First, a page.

Military life has always included unique challenges. Service members move frequently with their jobs, they deploy for months (sometimes years) at a time, their skill sets put them in varying degrees of danger, and the stressors that go along with service can be very different than those of many people in the civilian sector. The challenges of military life do not just stop with the person who is in uniform; spouses, children, parents, siblings and other extended family members can feel the weight of military life. This doesn’t mean that military life is without it’s advantages and blessings. Many military families will tell you that they appreciate all of the positive things they have gained over the years.
While it is not healthy to always focus on the negatives it can be helpful to acknowledge them, attempt to deal with how they make us feel or how they have changed our lives, and support one another through any tough times that might arise. It is one of the things that the military spouse community is known for: helping each other survive a lifestyle that can be both challenging and a huge blessing at the same time.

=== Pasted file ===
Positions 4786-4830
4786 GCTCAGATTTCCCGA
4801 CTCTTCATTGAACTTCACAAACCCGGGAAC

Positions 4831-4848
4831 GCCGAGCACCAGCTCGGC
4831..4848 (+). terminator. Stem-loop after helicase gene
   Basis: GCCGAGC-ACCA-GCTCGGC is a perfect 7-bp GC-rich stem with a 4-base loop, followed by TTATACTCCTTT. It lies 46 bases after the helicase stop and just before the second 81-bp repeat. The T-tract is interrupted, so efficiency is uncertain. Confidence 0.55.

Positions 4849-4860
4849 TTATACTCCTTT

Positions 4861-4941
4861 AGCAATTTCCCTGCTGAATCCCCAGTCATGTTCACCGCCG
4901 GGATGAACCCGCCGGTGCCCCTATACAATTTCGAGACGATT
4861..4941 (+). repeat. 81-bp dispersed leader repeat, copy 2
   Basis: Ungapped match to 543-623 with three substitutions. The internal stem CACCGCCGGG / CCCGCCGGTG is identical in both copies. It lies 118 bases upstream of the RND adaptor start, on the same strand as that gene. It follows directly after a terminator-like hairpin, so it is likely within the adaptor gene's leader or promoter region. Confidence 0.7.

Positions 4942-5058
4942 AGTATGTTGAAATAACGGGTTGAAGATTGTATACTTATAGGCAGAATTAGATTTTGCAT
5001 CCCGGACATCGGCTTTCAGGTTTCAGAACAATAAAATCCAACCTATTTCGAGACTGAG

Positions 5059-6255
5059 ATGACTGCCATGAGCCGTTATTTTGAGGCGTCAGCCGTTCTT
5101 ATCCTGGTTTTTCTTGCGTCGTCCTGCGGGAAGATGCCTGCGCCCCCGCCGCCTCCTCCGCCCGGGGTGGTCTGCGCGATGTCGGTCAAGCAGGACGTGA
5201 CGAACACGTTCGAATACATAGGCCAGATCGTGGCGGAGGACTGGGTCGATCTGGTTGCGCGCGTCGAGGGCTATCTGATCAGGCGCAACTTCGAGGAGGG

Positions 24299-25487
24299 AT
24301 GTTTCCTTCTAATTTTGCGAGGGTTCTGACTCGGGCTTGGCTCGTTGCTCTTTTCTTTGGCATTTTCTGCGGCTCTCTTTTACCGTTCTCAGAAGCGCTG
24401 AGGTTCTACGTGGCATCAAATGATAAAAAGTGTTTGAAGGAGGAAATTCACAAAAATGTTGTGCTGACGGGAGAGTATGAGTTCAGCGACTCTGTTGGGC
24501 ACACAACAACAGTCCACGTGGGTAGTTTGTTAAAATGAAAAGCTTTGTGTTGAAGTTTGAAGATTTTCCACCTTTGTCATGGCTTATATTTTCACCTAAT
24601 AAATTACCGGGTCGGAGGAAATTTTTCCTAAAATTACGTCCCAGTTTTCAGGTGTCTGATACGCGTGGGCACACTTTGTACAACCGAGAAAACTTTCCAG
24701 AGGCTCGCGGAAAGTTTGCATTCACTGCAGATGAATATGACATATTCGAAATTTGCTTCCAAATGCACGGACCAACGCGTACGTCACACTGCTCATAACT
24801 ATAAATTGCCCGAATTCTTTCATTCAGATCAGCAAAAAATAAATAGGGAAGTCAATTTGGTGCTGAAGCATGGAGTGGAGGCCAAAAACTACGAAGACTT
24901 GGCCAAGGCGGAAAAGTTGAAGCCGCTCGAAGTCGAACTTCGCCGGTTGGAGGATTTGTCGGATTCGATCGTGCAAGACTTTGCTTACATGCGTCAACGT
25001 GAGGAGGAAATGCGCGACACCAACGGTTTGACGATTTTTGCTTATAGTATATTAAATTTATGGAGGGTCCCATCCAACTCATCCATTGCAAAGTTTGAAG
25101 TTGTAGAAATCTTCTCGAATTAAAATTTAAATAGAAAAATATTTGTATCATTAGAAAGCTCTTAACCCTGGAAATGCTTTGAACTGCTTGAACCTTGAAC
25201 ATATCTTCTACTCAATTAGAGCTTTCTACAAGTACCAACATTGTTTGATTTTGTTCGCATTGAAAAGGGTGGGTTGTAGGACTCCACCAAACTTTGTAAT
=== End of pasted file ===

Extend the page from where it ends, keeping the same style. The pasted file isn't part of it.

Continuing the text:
There is a desire, sometimes, to want the entire “civilian” community to “understand” or at the very least empathize with the life of the military members and their families. After all, the sacrifices made by our men and women in uniform are made on behalf of all Americans… so shouldn’t they have at least a basic understanding of what military members go through to serve and protect us all?
I used to answer that question with an emphatic, “Yes!”
But now I am not so sure…
Before I go any further, let me address my use of the word “civilian” in this piece. Yes, I am a military spouse. Yes, I am referring to folks who are not part of a military family as “civilians”, and yes I know that upsets some people. In no way do I consider myself to be a military member. My husband puts on the uniform every day, not me. The rank is his, not mine. My use of the word “civilian” is simply a way to differentiate between two groups of people.